Happy Easter (and Passover).
Sorry about my absence these past few weeks. I've missed writing here, but it couldn't be helped. We were off to work in Belfast, Northern Ireland for our friends at Barnardos (which is an amazing social service, educational charity/provider agency). And Cyndie and I have been fighting strep throats and bad colds ever since (I might be related to the folks who live in that part of the world, but my immunities are American).
In any event, I am happy to be back to share what I have learned. On my first day in Belfast, I was asked to talk about improving literacy. I know a lot about that, but most of my knowledge is like my immunities: strictly American!). It is presumptuous to go to anyone else's country, no matter how connected ancestrally one might be, and to start spouting off about what they ought to do. Imagine how you'd feel if a distant cousin you'd never met showed up at your house to tell you how to manage your marriage or raise your kids?
To avoid being that cousin, I read and listened carefully (despite jet lag). In many regards, looking at literacy in Northern Ireland is like looking in the mirror for an American. Their adult literacy data are derived from an instrument based on our own National Adult Literacy Survey (NALS), and their NALS data are surprisingly similar to our own. Our adults read ever so slightly better than do the adults in Northern Ireland (the difference is probably not statistically significant).
Then I compared the PISA data on school literacy. Those data showed a similar, but opposite pattern. That is, the kids in Northern Ireland are reading better than the kids in the U.S., but by such a small amount that there is no real difference. One thing that the Northern Irish are concerned about is the degree of heterogeneity in those results. Their kids differ greatly in outcomes; more than is typical of other European countries. It is enough of an issue there that their policy experts were surprised that the U.S. had even more heterogeneous results (slightly more, but, again, very similar).
Of course, there are many other similarities. They are dealing with second language learners (e.g., Irish, Polish, Lithuanian) in bigger numbers than in the past, and they are particularly concerned about the literacy levels of their boys. Of course, we are both trying to teach literacy in our alphabetic English language, and we are doing so while trying to transition from an industrial national economy to an information-based global one (we are ahead of them there--thirty years of sectarian violence has slowed their modernization--I often felt like I was looking at the U.S. in about 1970).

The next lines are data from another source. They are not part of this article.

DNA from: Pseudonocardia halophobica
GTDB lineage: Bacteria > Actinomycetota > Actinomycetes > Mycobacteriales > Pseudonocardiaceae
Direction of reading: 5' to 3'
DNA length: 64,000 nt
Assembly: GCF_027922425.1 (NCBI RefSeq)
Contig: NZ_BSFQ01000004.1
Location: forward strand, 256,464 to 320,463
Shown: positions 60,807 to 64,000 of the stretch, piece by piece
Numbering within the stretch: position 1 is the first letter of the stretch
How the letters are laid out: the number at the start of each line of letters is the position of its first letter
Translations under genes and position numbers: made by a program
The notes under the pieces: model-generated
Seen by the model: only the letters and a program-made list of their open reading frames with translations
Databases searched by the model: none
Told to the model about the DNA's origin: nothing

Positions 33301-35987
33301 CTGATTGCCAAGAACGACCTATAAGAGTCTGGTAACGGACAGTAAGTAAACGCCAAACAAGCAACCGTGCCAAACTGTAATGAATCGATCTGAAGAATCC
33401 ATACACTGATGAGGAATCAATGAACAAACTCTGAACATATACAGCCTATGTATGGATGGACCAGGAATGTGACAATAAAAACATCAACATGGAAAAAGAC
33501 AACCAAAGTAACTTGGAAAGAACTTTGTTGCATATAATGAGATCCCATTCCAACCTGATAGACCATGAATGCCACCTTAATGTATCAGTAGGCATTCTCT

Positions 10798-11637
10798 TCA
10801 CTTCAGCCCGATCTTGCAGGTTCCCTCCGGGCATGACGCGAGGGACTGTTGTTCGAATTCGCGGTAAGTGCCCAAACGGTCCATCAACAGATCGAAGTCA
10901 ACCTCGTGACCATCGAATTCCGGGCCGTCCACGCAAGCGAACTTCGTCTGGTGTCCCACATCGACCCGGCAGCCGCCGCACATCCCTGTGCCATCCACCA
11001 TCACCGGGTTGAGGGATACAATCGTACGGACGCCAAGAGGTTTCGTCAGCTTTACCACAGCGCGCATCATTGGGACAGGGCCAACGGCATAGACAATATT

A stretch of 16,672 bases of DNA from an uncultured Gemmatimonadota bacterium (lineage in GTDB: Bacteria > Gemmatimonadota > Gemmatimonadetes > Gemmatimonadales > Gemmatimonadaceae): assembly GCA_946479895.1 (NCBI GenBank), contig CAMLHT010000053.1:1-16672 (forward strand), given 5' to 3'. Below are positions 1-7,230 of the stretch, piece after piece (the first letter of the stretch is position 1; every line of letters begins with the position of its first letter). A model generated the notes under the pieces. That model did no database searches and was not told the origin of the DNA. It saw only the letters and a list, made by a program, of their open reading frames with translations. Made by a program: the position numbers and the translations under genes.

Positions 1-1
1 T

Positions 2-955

Given all of that, I felt pretty comfortable talking about how to improve literacy levels. And yet, there are important differences that need to be attended to as well; differences that we can learn something from.
The Northern Irish education system seems more a prisoner of its sectarian history than is true of our system. Sectarianism and racism are similarly ugly problems, but our country reaches its own uneasy truce over race in the 1970s (the Civil Rights Act, Voting Rights Act, and tons of social legislation and court-ordered desegregation were largely digested by 1980). On the other hand, the Good Friday Agreement is only 12-years-old; the cuts and abrasions have barely scabbed over.
However, a process akin to desegregation is beginning in Northern Ireland, but they have a long way to go and they are unlikely to take this problem head on. Of course, they've got a lot to do given their five separate systems of education (Protestant boys; Protestant girls; Catholic boys; Catholic girls; Irish Language schools). It will be difficult to reach equal learning outcomes with a "separate but equal system," though combining things certainly won't ensure equality (look at Chicago). I suspect dealing with these separation problems is probably a generation away.
Another striking difference, and one I am puzzling over, is the peculiar patterns of failure evident in their system. In the U.S., a heritage of slavery, racism, and Jim Crow segregation has left American blacks in the back of the bus when it comes to learning to read (fewer than 10% of black eighth-grade boys read at the proficient or advanced levels on NAEP). I assumed the put-upon Catholics were faring like U.S. blacks. Man, was I wrong.
Protestant boys, whose employment was always assured in factories and shipyards, never worried much about reading, writing, and arithmetic. Those frills just weren't economically necessary. The Catholics who were unlikely to land such lucrative positions had a history of literacy learning that allowed them into the lower tier clerkships and that satisfied certain ideological cravings. Now, the factory jobs are drying up (as in the U.S.), but the Protestant boys still have their eyes fixed on the lives their fathers and grandfathers lived. So they lag in literacy. (Being shut out of 21st century jobs makes them angry--and guess who they want to blame for their plight?)
The reading problems or Northern Irish Protestant boys and African American boys are horribly tangled social problems that need to be addressed, despite how intractable they seem. Perhaps we should be heartened by the fact that the Catholic boys in Belfast did relatively well despite the histories they have experienced. Perhaps making reading an issue of identity and pride in those now-struggling communities would work. It has before.
Here is the talk I gave in Belfast that day: